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Chapter 9 of AWE: Why It Matters for Everything We Think, Say, & Do by Paul David Tripp

A Review by Pastor Aaron Adame


Growth


This week, in our readings, the topic was on Christian growth. I personally have never met a Christian who didn’t say they didn’t want to grow in their faith. When you are young, you don’t want to grow up (Wasn’t that a Toys R Us slogan?). But when you are a new Christian, you don’t want to stay new. On some level, you want to be able to understand your Bible more, discern God’s will more, resist temptation, and grieve sin more. You want to be able to share your faith confidently with others, eventually. Again, I have never met a Christian who didn’t say they wanted growth.


But with that said, I have met a lot of Christians who haven’t grown. Five, ten, fifteen years into their walk with Christ, they are still dealing with the same issues—still reflecting on their past mistakes and even finding some sense of identity in them. They aren’t serving, aren’t sharing, aren’t committing, and aren’t growing in their faith and obedience to God.


Where is the disconnect?


I think this book is giving a clue to the answer, particularly this chapter. It isn’t because they are transgressing some lawof God, but because they are failing in their awe of God. The tension Paul describes in Romans 7 of doing the things he doesn’t want to do and not doing the things he wants to do is the personal testimony of every Christian. And the issue is because our awe is still being stolen by the temporal and not the eternal, by the creature and not the Creator.


But here is the good news! God is more committed to your growth in Christ than you! Never forget—God has set His love upon you as you are. But He loves you enough not to keep you that way. He has sanctified you in Christ, even though you were a broken sinner, and He is sanctifying you in Christ—making you pure, holy, and more like Christ today than you were yesterday. God is committed to your growth even when you aren’t.


A great quote from the chapter said this:


“You see, God hasn’t promised you a good job or great kids. He hasn’t promised you an easy marriage and a comfortable place to live. He hasn’t promised you physical health and a good church to attend. He hasn’t promised that you would experience affluence and be surrounded by things that entertain you. What he has promised is that he will complete the work that he has begun in you.”


How does God grow you? There are three indispensable methods.


His Word! I get the privilege to talk to people about the Bible every week. But I remember as a brand new Christian being in AWE of the Bible. The content, of course, was amazing. I loved how the Bible revealed to me a God who made me and saved me in spite of me. But the beauty and wonder of the story also captured me. It wasn’t just what God did, but how He did it that I loved about Scripture. But what I also loved about Scripture was what it was doing to me. As the living Word, it was affecting me in ways I couldn’t describe or quantify. But I was growing. Studying the Bible is God’s indispensable way of growing His people. A Christian who doesn’t study the Word will never grow.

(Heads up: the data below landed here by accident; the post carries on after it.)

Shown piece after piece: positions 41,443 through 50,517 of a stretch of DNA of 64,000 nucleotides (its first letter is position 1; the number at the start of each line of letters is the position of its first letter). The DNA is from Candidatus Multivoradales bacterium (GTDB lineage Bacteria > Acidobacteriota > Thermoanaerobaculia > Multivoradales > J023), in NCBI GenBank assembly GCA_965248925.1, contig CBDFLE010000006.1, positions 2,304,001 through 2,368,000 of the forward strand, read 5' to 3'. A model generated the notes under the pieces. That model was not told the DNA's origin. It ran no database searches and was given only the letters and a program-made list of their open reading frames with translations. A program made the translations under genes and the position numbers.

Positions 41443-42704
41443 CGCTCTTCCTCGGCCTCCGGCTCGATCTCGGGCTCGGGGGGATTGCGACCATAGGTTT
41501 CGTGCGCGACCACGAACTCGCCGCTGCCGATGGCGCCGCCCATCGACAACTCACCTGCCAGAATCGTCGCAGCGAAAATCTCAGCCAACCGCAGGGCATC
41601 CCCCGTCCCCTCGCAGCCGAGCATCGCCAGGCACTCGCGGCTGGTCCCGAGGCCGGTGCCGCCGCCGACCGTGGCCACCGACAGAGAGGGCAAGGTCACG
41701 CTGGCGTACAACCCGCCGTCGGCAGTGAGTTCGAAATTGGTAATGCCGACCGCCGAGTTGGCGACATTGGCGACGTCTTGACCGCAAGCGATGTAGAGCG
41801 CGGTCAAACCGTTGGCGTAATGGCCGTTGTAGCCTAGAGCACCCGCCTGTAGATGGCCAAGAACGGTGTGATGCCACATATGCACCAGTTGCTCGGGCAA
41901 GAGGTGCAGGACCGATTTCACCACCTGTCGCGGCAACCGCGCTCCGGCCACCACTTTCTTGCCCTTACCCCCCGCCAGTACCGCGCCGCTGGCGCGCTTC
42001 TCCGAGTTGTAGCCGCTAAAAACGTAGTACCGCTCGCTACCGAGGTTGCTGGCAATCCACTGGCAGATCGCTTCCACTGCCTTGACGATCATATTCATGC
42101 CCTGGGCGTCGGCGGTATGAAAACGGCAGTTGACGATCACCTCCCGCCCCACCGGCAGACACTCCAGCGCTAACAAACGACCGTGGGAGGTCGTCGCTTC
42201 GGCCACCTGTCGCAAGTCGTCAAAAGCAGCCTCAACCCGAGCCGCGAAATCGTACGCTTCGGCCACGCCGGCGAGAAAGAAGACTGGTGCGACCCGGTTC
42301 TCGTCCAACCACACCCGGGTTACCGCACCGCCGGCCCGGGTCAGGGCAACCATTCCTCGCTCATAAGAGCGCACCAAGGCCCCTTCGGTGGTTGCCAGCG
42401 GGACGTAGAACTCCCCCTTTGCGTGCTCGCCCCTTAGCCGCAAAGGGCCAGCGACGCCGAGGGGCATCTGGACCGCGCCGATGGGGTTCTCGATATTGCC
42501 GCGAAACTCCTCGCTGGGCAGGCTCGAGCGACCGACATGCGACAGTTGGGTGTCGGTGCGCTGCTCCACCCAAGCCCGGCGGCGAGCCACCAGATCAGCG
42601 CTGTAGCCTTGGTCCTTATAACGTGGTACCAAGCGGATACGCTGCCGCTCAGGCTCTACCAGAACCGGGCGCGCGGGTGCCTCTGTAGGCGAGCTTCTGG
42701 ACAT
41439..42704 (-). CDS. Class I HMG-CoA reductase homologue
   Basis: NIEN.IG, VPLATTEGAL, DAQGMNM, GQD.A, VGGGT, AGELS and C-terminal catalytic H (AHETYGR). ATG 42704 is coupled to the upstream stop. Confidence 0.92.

Circumstances! The Bible gives us faith, but circumstances exercise it. We know from the whole of Scripture—and specifically in James—which also correlates with our experience, that God uses the circumstances we encounter every day to test, stretch, and grow our faith. Everything you went through last year was designed by God for you—not to destroy you, but to grow you!


The Church! I loved how the chapter brought out how godly growth produces the fruit of the spirit and eliminates the works of the flesh. What Tripp pointed out is that without faith in Christ, we are self-centered, self-indulging, self-righteous, and self-promoting people. And we get angry and upset when we don’t get what we want. We covet, we steal, we lie, we do all manner of evil. Why? Because life is all about me! But in Christ, life stops being about me. As I grow, I realize that life is about the two greatest commandments: loving God (first) and loving people (second). The point is this, you won’t grow without the church.


I remember when I was a new Christian, I was reading my Bible, going to church, praying often, and even listening to worship songs in my car. But I hit a wall. I was growing so fast, but eventually, old habits were creeping back. I wondered why I wasn’t growing. What happened was that God intervened and someone invited me to start serving in the church. I didn’t know it at the time, but it was exactly what I needed. Life was all about my personal growth, but faith is never only personal—its communal. Think about it, all the fruit of the Spirit is designed for others. Love, joy, peace, patience, kindness, faithfulness, goodness, gentleness, self-control. These aren’t just for you to enjoy, but for the sake of others to enjoy. You won’t grow without relationships, and your growth is for those relationships. People need you, and you need people. Not to mention evangelism. If your faith was only for you, then how would anyone be saved? The church needs you! The world needs you! And you need them if you are going to grow.


Questions:


In what areas have you seen growth in your life this past year? Or have you seen any growth? If you haven’t, why not?


If you have grown, what methods has God used to grow you?


How have those closest to you seen your growth?


How has God used the church to grow you as a believer?


We’ve all seen those gym rats who work out their chest and arms, but their legs are weak. We don’t want to be disproportionate Christians in our faith. What areas of your life still need to grow?

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